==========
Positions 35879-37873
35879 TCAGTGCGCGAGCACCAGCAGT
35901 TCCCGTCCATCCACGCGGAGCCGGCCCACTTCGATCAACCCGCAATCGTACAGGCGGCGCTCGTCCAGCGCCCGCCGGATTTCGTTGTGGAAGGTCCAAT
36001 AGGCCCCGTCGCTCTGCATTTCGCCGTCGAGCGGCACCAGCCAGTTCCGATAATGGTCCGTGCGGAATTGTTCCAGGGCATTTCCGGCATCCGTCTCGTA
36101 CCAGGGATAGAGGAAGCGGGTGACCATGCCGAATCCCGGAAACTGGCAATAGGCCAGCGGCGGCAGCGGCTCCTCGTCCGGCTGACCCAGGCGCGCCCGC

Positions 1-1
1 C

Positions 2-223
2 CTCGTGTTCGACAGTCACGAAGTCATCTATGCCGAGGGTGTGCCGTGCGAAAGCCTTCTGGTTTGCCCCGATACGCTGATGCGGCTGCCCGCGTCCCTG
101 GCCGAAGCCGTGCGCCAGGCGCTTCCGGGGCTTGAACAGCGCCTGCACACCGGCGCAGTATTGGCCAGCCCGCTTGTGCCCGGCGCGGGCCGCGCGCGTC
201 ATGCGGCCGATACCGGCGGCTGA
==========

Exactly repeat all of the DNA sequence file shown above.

Positions 35879-37873
35879 TCAGTGCGCGAGCACCAGCAGT
35901 TCCCGTCCATCCACGCGGAGCCGGCCCACTTCGATCAACCCGCAATCGTACAGGCGGCGCTCGTCCAGCGCCCGCCGGATTTCGTTGTGGAAGGTCCAAT
36001 AGGCCCCGTCGCTCTGCATTTCGCCGTCGAGCGGCACCAGCCAGTTCCGATAATGGTCCGTGCGGAATTGTTCCAGGGCATTTCCGGCATCCGTCTCGTA
36101 CCAGGGATAGAGGAAGCGGGTGACCATGCCGAATCCCGGAAACTGGCAATAGGCCAGCGGCGGCAGCGGCTCCTCGTCCGGCTGACCCAGGCGCGCCCGC

Positions 1-1
1 C

Positions 2-223
2 CTCGTGTTCGACAGTCACGAAGTCATCTATGCCGAGGGTGTGCCGTGCGAAAGCCTTCTGGTTTGCCCCGATACGCTGATGCGGCTGCCCGCGTCCCTG
101 GCCGAAGCCGTGCGCCAGGCGCTTCCGGGGCTTGAACAGCGCCTGCACACCGGCGCAGTATTGGCCAGCCCGCTTGTGCCCGGCGCGGGCCGCGCGCGTC
201 ATGCGGCCGATACCGGCGGCTGA